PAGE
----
Mother Jones | Finally, it seemed, the moment had arrived. The jury pool had been whittled down to 65, the final voir dire was set to begin, and lawyers on both sides were ready with their opening statements. Anticipation was high, and so, clearly, was nervousness. For the first time in more than a year of pretrial hearings, security held the press and observers on the ground floor of the federal courthouse in Lower Manhattan. Anyone who took the elevator to the 26th floor without clearance from the US Marshalls was turned away.
Washington Post | Ahmed Wali Karzai, the half-brother of Afghanistan’s president and boss of the strategically important Kandahar province, has been on the CIA payroll for over a decade, Bob Woodward writes in his new book, “Obama’s Wars.”By the fall of 2008, Woodward says, “Ahmed Wali Karzai had been on the CIA payroll for years, beginning before 9/11. He had belonged to the CIA's small network of paid agents and informants inside Afghanistan. In addition, the CIA paid him money through his half-brother, the president.”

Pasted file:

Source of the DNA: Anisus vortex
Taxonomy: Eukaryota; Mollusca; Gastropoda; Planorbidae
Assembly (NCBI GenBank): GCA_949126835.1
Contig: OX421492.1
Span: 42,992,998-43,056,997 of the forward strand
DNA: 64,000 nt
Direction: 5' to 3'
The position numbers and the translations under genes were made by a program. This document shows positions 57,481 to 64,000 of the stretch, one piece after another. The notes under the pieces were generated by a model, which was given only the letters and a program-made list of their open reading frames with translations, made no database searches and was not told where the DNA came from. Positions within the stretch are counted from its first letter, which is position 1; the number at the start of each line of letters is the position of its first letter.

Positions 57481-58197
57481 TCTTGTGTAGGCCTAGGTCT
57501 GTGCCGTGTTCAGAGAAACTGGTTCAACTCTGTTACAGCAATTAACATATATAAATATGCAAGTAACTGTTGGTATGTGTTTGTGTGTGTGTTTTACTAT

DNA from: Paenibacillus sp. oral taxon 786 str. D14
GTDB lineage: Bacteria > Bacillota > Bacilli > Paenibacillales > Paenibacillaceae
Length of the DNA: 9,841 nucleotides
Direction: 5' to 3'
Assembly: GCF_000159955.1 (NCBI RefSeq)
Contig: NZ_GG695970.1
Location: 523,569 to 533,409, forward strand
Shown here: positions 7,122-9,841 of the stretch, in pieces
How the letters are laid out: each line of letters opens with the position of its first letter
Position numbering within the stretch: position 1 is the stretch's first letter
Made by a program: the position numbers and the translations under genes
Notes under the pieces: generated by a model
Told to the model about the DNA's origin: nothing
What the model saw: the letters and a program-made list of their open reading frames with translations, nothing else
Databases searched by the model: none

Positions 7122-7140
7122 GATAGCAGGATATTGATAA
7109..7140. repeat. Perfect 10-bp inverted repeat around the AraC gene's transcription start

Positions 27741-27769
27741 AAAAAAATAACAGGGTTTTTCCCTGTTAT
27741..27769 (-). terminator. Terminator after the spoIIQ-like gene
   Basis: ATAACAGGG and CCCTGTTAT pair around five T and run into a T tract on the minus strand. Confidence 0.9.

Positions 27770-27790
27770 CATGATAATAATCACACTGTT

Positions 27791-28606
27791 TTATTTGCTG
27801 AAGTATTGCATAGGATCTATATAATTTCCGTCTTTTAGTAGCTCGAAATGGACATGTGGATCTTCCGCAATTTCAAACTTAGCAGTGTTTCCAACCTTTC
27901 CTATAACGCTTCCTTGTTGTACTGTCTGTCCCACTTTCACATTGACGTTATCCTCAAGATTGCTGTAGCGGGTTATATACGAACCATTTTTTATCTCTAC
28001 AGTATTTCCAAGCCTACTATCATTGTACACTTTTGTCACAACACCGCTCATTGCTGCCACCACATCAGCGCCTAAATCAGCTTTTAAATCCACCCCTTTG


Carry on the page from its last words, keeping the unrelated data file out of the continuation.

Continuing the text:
Prison Planet.com | A common tactic used to debunk questions surrounding the official 9/11 story is to claim that if there was inside involvement in the plot, whistleblowers would have gone public and exposed the conspiracy.The claim assumes that conspiracies cannot be kept covered up, a fallacy disproved by the Manhattan Project. The development of the nuclear bomb was kept hidden for years before its announcement, despite the fact that thousands of individuals from all kinds of different disciplines worked on the project.